KINGSTON, Jamaica (AP) — A growing chorus of Jamaicans said Monday they are exasperated with the government's failure to stop noxious, sooty smoke from billowing out of a sprawling waste dump that has been burning for a week and a half.
People in communities around the capital say they are concerned about the health effects of breathing in acrid smoke and microscopic pollutants put in the air by the latest blaze at the Riverton City dump, apparently started by an arsonist. A weeklong fire there in March sent plumes of gray smoke over densely populated sections of southern Jamaica.
Two years ago, a government study found alarming levels of volatile organic compounds were released by a raging fire at the same dump. The cancer-causing chemical benzene was detected at three times the World Health Organization's air standard.
The watchdog group Jamaica Environment Trust said it has received many complaints about the new fire and expressed alarm over "the inability of the authorities to extinguish the fire swiftly."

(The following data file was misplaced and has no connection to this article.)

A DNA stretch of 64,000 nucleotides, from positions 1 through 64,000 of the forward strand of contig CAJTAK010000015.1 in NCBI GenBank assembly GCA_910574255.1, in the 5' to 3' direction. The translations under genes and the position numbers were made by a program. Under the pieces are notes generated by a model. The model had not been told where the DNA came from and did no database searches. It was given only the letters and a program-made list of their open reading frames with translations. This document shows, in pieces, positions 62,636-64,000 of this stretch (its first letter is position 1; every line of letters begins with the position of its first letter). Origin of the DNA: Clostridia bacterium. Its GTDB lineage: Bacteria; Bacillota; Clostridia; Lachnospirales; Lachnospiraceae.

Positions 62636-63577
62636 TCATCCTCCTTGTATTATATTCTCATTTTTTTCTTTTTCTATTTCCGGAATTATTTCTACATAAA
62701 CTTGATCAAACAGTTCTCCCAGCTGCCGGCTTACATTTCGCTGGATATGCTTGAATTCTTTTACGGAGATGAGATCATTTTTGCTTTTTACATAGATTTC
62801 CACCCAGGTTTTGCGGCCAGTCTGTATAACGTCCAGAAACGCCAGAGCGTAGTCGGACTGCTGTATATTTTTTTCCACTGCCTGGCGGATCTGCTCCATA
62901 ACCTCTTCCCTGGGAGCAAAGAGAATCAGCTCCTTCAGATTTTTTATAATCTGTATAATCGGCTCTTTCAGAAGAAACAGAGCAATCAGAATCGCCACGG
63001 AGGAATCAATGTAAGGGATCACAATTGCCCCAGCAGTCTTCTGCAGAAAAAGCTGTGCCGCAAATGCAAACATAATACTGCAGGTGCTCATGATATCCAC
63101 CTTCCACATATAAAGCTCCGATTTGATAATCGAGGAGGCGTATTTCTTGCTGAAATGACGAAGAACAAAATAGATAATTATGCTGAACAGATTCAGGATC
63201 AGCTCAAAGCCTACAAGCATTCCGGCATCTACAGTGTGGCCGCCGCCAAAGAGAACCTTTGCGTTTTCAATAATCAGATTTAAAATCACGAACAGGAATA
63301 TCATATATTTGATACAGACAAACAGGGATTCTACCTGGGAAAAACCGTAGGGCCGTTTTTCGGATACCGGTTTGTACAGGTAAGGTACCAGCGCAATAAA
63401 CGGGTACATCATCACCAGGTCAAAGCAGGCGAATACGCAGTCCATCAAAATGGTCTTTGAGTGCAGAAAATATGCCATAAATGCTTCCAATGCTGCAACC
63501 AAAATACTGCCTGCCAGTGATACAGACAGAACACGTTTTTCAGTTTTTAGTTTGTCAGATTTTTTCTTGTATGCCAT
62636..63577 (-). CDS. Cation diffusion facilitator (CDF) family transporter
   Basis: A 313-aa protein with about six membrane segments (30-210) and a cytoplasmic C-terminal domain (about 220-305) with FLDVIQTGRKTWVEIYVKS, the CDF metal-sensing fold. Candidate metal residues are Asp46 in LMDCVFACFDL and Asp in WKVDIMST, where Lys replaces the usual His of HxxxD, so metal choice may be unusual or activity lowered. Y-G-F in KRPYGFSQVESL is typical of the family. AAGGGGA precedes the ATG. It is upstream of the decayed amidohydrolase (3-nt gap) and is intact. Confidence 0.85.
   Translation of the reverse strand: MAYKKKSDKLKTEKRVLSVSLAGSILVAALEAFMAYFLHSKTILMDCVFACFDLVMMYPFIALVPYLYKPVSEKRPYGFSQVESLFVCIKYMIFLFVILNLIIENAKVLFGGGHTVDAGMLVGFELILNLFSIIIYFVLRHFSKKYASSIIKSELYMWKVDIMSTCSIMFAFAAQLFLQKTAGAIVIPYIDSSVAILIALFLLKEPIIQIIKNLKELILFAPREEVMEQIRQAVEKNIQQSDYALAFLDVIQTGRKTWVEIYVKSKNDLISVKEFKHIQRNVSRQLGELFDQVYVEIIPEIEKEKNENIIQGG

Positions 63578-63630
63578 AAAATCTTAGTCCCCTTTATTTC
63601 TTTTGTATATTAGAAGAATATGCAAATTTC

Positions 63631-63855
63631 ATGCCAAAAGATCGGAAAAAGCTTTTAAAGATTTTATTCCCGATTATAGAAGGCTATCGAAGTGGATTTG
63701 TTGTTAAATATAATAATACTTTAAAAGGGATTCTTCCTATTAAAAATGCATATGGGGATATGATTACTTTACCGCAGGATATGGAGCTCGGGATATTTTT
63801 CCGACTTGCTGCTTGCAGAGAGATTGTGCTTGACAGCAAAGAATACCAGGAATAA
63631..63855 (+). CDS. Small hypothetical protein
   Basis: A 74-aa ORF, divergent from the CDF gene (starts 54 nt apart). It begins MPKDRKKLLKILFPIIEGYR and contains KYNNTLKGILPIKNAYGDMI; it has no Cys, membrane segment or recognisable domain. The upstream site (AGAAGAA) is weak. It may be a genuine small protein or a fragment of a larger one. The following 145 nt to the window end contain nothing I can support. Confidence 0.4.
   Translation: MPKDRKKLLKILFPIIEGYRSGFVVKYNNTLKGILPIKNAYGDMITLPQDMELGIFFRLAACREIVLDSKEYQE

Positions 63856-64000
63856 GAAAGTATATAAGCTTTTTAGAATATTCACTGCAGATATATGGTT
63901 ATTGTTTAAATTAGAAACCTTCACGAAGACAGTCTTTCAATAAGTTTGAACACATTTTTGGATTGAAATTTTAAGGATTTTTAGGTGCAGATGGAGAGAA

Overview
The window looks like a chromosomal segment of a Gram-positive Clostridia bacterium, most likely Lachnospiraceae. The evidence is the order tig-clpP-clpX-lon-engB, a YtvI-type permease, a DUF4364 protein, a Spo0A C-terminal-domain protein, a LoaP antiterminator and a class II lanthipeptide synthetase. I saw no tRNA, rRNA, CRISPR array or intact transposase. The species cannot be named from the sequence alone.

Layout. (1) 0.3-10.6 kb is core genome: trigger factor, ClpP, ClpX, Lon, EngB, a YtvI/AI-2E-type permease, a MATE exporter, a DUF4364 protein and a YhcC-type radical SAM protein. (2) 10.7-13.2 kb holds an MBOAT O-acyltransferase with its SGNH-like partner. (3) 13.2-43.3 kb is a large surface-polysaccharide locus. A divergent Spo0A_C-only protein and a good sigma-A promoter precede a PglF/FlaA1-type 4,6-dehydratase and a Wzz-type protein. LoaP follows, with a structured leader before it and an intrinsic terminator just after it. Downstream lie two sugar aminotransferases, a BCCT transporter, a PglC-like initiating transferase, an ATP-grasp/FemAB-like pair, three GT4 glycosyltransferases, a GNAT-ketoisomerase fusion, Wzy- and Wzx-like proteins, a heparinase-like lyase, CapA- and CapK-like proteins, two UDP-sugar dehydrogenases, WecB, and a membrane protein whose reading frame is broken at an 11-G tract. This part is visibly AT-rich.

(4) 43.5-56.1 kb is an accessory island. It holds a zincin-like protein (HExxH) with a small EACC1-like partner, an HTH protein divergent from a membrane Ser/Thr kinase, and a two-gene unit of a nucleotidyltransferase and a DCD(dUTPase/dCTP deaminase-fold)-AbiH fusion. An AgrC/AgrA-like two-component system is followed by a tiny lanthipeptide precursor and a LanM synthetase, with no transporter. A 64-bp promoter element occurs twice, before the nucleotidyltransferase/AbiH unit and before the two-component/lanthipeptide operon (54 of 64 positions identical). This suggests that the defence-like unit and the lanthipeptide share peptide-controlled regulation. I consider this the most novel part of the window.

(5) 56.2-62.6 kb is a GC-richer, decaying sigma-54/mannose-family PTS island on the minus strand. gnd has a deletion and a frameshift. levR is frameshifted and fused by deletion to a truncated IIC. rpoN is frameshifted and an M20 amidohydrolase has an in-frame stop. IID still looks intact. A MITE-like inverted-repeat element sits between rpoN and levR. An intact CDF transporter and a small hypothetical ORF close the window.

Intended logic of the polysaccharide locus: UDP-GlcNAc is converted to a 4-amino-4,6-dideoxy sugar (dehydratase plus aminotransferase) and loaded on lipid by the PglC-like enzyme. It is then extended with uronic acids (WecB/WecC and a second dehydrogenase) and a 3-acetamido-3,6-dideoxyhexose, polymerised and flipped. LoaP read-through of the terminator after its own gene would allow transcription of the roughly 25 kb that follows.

The group criticized government health officials for an "unconscionable silence." Jamaica's health ministry has yet to issue a public statement. A spokeswoman referred questions to the island's emergency management office.
Cheryl Nichols, a spokeswoman for the emergency management office, said that at this point "we really can't say definitively what has happened from a health point of view." Authorities will later tally hospital admissions to get a picture of the impact, she said.
Staff at health clinics said they had seen an uptick in people seeking help for respiratory distress.
Nichols said roughly five acres (two hectares) was burning Monday, a third the area that was on fire about a week ago.
Diana McCaulay, chief of Jamaica Environment Trust, said the government needs to vastly improve solid waste handling across the island.
"Riverton burns, people are sickened, (and) no one is ever held responsible," she said.
After the 2012 fire at the dump, Environment Minister Robert Pickersgill acknowledged the fire affected public health. At the time, he said the economically struggling country needed at least $20 million to build appropriate landfills.
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